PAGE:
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Friday, February 13, 2015

Yoga’s Popularity Grows Among Adults And Children

Yoga studios are popping up across the country as more and more Americans find benefits in the ancient art, and as more Western doctors recommend it for relaxation and exercise. The percentage of US adults practicing yoga has increased from 5.15% in 2002 to 9.5% in 2012 and in 2012, about 21 million adults practiced yoga as revealed in the survey conducted by the Centres for Disease Control and Prevention.

While yoga alone is not a proven cure for any particular disease, more support for such mind-body therapy is coming from an even more authoritative source – doctors.

Previously, medical sceptics would not acknowledge the glowing testimonials of practitioners because yoga’s presumed benefits evaded — and still do — measurement by conventional medical standards.

But now, some general practitioners recommend yoga to their patients.

Dr. Josephine Briggs, director of the National Center for Complementary and Integrative Health at the National Institutes of Health, describes “The health practices of Americans tend to be quite stable, so an almost doubling of [yoga] use is very striking.” She also goes on to say, that the causes will likely require more research, but the findings of their study are “consistent with the growing focus on having practices available to people with chronic musculoskeletal conditions.” These are conditions like arthritis or neck and back pain.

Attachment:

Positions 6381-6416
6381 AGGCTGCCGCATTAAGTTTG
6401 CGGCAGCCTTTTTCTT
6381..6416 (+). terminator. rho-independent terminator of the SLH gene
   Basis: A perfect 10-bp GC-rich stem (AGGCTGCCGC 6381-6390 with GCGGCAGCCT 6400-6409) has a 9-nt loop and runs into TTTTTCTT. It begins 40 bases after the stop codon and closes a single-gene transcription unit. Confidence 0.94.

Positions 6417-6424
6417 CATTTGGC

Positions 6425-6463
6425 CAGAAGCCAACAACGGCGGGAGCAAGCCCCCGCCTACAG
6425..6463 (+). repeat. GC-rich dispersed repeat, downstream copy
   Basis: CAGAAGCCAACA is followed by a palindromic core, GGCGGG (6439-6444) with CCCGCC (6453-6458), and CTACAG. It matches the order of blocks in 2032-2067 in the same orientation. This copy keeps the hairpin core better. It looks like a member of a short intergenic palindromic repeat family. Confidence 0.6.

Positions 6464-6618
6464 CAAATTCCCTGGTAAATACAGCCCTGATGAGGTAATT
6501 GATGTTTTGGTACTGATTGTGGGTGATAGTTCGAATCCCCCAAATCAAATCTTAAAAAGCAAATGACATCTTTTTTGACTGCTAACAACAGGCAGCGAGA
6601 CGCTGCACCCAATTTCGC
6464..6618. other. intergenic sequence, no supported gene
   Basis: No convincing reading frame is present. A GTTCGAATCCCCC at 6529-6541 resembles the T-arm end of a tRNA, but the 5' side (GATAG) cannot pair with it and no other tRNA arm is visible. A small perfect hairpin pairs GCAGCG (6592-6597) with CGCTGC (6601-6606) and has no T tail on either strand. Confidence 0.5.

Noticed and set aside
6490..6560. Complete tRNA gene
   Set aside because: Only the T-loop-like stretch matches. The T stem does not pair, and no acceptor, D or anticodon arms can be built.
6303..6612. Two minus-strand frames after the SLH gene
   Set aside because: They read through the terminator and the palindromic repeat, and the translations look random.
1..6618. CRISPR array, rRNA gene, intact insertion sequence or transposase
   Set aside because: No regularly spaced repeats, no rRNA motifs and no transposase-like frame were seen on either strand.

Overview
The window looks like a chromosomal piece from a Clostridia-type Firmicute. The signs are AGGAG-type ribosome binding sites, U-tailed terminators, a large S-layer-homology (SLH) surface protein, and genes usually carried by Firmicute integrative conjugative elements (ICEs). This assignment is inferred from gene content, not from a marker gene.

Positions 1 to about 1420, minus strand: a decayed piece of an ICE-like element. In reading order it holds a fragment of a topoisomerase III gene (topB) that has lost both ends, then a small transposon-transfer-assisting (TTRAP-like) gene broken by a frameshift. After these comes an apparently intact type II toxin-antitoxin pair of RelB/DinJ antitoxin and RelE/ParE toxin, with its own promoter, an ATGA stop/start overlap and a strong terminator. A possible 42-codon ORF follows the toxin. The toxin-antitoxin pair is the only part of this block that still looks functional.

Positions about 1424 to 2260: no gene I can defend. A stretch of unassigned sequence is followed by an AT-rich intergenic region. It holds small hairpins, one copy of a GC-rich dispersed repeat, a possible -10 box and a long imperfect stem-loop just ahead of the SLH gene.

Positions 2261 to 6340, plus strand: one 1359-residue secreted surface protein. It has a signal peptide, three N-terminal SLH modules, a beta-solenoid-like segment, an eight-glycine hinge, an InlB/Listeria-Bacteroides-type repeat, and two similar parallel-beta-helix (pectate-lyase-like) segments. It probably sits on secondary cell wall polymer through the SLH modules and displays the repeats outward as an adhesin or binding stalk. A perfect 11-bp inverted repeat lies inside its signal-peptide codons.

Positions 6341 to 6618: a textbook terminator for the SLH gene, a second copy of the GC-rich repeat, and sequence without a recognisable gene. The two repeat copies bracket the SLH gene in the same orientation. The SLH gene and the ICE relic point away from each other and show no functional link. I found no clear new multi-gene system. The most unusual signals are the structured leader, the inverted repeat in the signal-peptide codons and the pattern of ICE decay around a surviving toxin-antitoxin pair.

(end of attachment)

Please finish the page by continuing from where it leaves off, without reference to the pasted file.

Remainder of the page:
Past American Holistic Medical Association president, Dr. Molly Roberts emphasizes how broad today’s complementary health options are.

She said, “A third of the population is now using some kind of integrative medicine technique,” commenting, “That’s a heck of a lot of people — 108 million who are using these services.”

Roberts also says, “The other thing is that there are a number of modalities and supplements that used to be considered ‘alternative’ that are now considered mainstream,” adding, “Mind/body approaches are part of Americans’ strategy to manage pain,” she said. “The science is incomplete, but it suggests there is a benefit for patients with pain conditions.”

However, the authors also argued “Despite the lack of a consistent definition as to which approaches are included in the measure of complementary health approaches, estimates of the overall use of any complementary health approach presented in this study are consistent with previous research.”

Source: http://www.piercepioneer.com/

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